In re Estate of Kendall

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Justia Opinion Summary

The Supreme Judicial Court held that the Estate of Jacqueline Ann Kendall was not required to pay a claim for reimbursement from the Commonwealth's MassHealth program when the estate proceeding was commenced more than three years after Kendall died.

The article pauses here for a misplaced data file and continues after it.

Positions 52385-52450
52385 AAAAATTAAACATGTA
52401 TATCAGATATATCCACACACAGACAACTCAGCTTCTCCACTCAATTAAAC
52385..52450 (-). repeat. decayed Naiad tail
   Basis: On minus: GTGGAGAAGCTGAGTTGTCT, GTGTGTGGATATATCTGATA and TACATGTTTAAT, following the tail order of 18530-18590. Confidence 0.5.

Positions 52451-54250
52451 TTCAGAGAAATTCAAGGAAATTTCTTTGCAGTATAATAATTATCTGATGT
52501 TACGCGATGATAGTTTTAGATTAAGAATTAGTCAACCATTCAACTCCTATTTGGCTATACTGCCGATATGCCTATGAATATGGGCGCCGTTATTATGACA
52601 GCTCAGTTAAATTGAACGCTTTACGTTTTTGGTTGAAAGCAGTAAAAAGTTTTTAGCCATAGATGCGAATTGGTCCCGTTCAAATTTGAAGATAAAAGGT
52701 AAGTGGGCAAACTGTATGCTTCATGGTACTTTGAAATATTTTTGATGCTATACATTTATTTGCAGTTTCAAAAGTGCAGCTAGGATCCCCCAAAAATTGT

Kendall received MassHealth benefits in the amount of $104,738 and died intestate on August 7, 2014. On May 24, 2018, one of Kendall's heirs filed a petition for late formal testacy and notified MassHealth. MassHealth filed a notice of claim in the estate. At issue was whether the estate was required to pay the MassHealth claim more than three years after Kendall died. The Supreme Judicial Court held (1) Mass. Gen. Laws ch. 190B, 3-803(f) creates an exception for MassHealth to the general limitation on creditor claims laid out in section 3-803(a) but does not create an exception to the ultimate time limit on the personal representative's power to pay claims and creditors' ability to bring claims laid out in Mass. Gen. Laws ch. 190B, 3-108; and (2) therefore, MassHealth's claims were time barred.